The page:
Data collection for a new 2010-11 Ethiopia DHS is now being completed by ICF Macro and Ethiopia’s Central Statistical Agency. Although there was an obvious increase in the median age at marriage among women ages 25 to 49 between 1990 and 2000, there was little change observed between 2000 and 2005.12 The 2010-11 DHS should provide important new information on trends in age at first marriage throughout the country. With these new data, decisionmakers at all levels will be better positioned to support effective policies and programs aimed at improving the status and well-being of Ethiopian girls and women.


    Alexandra Hervish is a policy analyst, International Programs, at the Population Reference Bureau.



    References

    1. Central Statistical Agency (Ethiopia) and ORC Macro, Ethiopia Demographic and Health Survey 2005 (Addis Ababa, Ethiopia and Calverton, Maryland, USA: Central Statistical Agency and ORC Macro, 2006).
    2. Annabel S. Erulkar and Eunice Muthengi, “Evaluation of Berhane Hewan: A Program to Delay Child Marriage in Rural Ethiopia,” International Perspectives on Sexual and Reproductive Health35, no. 1 (2009), accessed at www.guttmacher.org/pubs/journals/3500609.pdf, on Dec. 8, 2010; and Population Council and UNFPA, The Adolescent Experience In-Depth: Using Data to Identify and Reach the Most Vulnerable Young People: Ethiopia 2005 (New York: Population Council, 2009).
    3. USAID, “Child Marriage: Education and Law Deter Early Marriages in Ethiopia” (2008), accessed at www.usaid.gov, on April 11, 2011; and Pathfinder International, “Women’s and Girls’ Empowerment: Preventing Early Marriage” (2006), accessed at www.pathfinder.org, on April 7, 2011.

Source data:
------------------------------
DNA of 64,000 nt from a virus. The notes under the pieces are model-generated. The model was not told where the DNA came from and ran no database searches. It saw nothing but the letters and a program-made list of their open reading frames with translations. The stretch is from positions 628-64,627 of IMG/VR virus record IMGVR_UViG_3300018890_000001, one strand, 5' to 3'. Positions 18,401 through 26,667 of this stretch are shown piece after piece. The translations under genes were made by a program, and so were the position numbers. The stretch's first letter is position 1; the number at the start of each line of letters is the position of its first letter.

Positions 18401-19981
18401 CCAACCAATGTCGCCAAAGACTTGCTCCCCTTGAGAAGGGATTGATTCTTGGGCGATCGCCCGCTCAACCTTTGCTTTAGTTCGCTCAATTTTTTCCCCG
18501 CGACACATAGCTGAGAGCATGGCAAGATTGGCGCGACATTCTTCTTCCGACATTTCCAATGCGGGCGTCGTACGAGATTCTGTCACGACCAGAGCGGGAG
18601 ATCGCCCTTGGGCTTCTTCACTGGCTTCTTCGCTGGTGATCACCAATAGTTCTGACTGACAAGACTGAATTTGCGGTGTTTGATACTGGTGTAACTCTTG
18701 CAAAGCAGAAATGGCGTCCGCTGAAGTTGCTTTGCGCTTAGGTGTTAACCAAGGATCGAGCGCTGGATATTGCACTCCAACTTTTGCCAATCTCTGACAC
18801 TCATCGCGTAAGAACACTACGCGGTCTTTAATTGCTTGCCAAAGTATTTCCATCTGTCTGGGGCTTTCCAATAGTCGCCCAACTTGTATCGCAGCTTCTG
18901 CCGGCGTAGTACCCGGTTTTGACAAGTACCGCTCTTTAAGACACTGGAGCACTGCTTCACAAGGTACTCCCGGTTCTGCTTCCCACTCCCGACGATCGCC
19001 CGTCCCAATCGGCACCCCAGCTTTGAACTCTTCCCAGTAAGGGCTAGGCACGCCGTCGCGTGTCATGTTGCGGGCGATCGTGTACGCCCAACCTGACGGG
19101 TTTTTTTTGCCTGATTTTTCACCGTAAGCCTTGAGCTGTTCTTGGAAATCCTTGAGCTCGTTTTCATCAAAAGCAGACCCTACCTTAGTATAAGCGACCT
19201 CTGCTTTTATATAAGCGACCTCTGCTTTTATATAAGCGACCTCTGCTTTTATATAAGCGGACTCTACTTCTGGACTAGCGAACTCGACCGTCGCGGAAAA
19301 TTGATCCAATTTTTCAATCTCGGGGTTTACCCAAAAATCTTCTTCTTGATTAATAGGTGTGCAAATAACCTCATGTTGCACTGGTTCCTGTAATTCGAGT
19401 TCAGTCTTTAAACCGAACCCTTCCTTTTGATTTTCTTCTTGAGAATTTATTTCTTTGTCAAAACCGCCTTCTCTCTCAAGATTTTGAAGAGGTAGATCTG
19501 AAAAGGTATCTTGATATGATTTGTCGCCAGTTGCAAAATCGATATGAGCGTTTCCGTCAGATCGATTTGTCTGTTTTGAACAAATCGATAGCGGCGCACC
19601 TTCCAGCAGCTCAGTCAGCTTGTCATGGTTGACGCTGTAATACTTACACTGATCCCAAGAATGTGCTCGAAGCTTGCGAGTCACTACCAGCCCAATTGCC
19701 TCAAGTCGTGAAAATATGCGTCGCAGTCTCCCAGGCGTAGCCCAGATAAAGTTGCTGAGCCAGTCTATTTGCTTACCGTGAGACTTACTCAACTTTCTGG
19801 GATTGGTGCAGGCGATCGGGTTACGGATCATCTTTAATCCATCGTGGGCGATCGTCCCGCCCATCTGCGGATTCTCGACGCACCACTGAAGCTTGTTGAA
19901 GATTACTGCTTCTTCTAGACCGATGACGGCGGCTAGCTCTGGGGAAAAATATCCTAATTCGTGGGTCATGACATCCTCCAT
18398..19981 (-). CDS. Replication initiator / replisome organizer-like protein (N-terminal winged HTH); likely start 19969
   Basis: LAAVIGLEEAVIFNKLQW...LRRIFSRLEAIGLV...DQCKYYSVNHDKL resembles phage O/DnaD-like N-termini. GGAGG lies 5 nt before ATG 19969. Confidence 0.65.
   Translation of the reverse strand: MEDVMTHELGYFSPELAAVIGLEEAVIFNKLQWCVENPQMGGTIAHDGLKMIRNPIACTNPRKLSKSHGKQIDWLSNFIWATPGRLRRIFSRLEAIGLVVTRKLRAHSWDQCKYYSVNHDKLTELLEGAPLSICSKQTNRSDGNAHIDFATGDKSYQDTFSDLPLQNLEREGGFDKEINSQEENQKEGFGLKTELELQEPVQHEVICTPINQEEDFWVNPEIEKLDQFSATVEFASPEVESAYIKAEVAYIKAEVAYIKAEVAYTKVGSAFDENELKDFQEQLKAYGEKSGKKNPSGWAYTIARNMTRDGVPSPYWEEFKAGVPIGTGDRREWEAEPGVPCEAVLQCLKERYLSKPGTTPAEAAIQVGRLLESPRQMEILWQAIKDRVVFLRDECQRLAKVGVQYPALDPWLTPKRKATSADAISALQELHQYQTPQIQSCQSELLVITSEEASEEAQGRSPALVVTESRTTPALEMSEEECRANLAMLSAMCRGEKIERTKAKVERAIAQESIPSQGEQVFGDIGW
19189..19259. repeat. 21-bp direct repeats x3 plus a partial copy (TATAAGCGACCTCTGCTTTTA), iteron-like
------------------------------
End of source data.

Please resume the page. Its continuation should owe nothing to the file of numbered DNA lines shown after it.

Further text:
4. UNFPA and Population Council, The Adolescent Experience In-Depth.
    5. UNFPA and Population Council, The Adolescent Experience In-Depth.
    6. Population Council, Child Marriage Briefing Ethiopia (New York: Population Council, 2004).
    7. Margot M. Kane, Ethiopia: Creating Partnerships to Prevent Early Marriage in the Amhara Region(Watertown, MA: Pathfinder International, 2006).
    8. Erulkar and Muthengi, “Evaluation of Berhane Hewan.”
    9. Anastasia J. Gage, Coverage and Effects of Child Marriage Prevention Activities in Amhara Region, Ethiopia: Findings From a 2007 Study (Washington, DC: USAID, 2009).
    10. Gage, Coverage and Effects of Child Marriage Prevention Activities in Amhara Region, Ethiopia.
    11. Kane, Ethiopia: Creating Partnerships to Prevent Early Marriage in the Amhara Region.
    12. Central Statistical Agency (Ethiopia) and ORC Macro, Ethiopia Demographic and Health Survey 2005 (Addis Ababa, Ethiopia and Calverton, Maryland, USA: Central Statistical Agency and ORC Macro, 2006).